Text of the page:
Nick: Yeah, it's an amazing question. The one that comes up for me is I remember when I was very young understanding, like becoming a father helped me understand my father so much better. And I think you don't really meet your father until you become one at least for those who are fathers who are listening, you know what I'm talking about. And those who aren't, you know, there's other likely moments in life of where we can find reflections, but there's just something deep that happens and there's a depth of understanding that brings graciousness and empathy and that concept of like, at least in my world, that my dad knew he did the best that he knew to do at the time that he knew to do it. You know, yet at a very young age, I watched my father step out of our home a lot, and that emotional chaos and the friction of abandonment was one of those things early on in life where I felt like life was happening to me. And I've replayed that movie in my head many, many times, and I've gone through deep therapy around many things of my life but this one came up a few times because at the root of abandonment is this feeling of rejection. And I never really understood what I was looking for, what was the anchor that I was hoping to see or to grab out and find protection and through the modality of meditation and going back to that moment several times. What I ended up figuring out is my grandfather was the person that I was looking for in the moments of my deepest abandonment life happening to me, meaning my father, rejecting our home, and leaving. It brought this place of a void of where I had to deeply understand myself and what part of myself was reaching out to my grandfather saying there's a sense of completion that's required here.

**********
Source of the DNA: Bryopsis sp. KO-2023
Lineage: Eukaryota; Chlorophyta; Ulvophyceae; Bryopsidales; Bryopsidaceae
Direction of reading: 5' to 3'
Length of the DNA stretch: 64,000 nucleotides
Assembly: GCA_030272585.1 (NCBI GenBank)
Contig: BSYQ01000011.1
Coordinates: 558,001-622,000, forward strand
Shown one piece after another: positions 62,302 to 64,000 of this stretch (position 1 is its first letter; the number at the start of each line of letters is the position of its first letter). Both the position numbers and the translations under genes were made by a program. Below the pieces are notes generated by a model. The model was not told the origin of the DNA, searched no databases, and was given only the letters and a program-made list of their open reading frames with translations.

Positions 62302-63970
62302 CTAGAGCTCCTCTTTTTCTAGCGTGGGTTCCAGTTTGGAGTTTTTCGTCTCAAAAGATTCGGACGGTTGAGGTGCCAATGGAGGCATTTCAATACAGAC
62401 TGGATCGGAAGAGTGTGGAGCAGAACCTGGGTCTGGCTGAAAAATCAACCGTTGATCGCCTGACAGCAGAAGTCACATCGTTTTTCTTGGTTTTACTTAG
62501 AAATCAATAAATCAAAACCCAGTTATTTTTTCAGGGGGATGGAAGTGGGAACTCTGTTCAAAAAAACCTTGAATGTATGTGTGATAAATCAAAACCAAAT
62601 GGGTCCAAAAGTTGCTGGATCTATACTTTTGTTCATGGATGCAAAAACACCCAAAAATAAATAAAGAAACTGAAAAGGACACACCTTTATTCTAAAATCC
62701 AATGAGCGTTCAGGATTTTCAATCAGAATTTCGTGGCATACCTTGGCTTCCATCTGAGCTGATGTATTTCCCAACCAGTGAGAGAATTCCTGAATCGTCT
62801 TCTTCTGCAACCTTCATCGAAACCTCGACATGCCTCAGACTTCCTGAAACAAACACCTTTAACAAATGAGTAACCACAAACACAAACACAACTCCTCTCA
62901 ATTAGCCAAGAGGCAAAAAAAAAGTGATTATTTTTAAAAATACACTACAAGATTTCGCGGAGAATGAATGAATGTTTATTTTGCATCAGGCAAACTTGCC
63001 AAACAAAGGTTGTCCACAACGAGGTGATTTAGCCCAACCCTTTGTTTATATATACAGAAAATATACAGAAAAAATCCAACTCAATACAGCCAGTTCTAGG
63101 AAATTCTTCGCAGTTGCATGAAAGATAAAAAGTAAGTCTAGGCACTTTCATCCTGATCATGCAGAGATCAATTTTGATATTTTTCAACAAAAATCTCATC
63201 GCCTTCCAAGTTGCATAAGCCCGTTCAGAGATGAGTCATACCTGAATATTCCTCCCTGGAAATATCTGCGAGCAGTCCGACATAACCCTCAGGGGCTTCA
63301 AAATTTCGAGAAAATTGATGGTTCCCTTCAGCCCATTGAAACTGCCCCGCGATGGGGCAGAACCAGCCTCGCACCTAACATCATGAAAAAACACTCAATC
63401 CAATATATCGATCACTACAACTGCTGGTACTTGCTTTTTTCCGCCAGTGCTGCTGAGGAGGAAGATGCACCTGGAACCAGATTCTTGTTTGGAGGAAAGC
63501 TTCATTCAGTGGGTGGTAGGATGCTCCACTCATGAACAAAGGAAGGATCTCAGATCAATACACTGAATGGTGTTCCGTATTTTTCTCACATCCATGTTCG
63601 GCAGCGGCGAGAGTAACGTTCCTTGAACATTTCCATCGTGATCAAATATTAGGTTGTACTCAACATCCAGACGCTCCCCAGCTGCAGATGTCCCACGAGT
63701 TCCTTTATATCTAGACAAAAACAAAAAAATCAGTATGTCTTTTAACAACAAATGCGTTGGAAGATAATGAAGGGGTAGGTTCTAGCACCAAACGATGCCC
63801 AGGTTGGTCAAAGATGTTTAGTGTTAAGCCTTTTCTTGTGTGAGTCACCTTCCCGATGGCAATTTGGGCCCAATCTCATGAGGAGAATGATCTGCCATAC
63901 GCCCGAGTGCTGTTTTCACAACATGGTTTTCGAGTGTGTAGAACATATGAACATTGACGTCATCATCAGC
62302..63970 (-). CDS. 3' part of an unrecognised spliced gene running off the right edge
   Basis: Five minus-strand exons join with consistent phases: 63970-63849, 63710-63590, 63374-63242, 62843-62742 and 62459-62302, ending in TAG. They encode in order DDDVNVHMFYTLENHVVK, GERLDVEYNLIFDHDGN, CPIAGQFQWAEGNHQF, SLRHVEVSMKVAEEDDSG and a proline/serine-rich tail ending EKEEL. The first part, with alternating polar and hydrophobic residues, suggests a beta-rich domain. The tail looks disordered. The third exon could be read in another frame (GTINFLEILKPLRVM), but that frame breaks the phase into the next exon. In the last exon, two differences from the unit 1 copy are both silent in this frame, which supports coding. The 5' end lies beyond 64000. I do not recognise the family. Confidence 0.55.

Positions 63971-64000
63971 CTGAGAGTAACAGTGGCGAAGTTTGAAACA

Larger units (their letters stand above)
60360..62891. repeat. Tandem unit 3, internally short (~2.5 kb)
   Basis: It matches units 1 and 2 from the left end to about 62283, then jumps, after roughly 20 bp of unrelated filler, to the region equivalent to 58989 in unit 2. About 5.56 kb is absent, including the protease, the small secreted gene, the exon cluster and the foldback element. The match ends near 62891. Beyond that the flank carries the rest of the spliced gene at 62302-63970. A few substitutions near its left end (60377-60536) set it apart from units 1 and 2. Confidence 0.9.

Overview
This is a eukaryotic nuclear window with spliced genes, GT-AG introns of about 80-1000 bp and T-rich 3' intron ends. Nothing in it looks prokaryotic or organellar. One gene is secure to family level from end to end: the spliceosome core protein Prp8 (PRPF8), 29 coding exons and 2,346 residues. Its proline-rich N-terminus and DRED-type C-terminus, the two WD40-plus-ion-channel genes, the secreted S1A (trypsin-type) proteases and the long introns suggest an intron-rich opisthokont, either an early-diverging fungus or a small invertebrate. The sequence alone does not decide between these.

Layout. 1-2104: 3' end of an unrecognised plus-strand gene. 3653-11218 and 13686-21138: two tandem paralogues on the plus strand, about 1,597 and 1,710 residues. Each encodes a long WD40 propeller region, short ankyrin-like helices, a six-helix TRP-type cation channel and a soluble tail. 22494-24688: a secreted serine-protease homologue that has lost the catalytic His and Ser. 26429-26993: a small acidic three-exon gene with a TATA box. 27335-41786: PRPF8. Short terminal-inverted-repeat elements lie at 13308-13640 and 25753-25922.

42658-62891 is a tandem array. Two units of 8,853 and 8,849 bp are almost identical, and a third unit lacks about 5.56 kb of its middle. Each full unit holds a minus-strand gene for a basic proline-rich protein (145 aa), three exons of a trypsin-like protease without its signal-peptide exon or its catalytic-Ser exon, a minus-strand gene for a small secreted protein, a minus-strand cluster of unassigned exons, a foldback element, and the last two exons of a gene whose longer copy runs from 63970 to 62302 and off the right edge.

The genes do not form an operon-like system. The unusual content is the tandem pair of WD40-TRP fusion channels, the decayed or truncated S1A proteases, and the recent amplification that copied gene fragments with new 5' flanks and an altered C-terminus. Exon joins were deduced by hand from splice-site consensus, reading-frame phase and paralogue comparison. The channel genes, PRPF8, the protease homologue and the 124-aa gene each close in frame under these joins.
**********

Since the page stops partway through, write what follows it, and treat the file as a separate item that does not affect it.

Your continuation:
Michael: When I was young, I would lay in bed at night and literally cry myself to sleep because I never met my father, that's not entirely true. I met him once, I met him on my fifth birthday and he was a monster and I won't get in the details now, but it was not a great meeting experience. And I would lay in bed at night and I would cry myself to sleep time and time and time again cuz my stepfather was a monster, 6 foot 4, 250 linebacker size fucking dude who'd beat the shit out of a seven-year-old so, play that. Right? And I would just be like, God, why are you not bringing my dad to save me from this guy? Right. And I used to watch this movie, Richie Rich. I dunno if you've ever seen it or not, I fucking hate that movie. But I used to watch it ‘cuz I would watch him like this kid's dad is rich. Here's where I'm going with this Richie Rich's father was rich, but his father was never there. And so, Richie Rich had everything you could ever imagine in the world except a father. And I would watch this movie and it'd be incredibly envious of him not understanding and knowing the truth, he was actually in the same situation that I was. And as I fast forward and I look at life today, I think to myself actually, I'm incredibly grateful that I never had a father because the men in my life, the mentors in my life, this only guy, there are amazing women mentors in my life too, but I'm speaking towards the men, they have given me more than those other men who were supposed to be there, could ever give me. And so, when you speak of gratitude, especially in that arena, I go, yep, I get that. But there's a transition that has to happen, you have to be able to work through the resentment, the abandonment, the shame, the guilt, the hate, honestly, I had so much hate for a long time until I could let it go. And I'm wondering, Nick, like what was the transition for you? How do you go from, I am feeling so abandoned and lost and seeking to fill this void to being like, oh, now I'm a father, I see the reflection of the experience of life and I'm grateful ‘cuz that's fucking insane.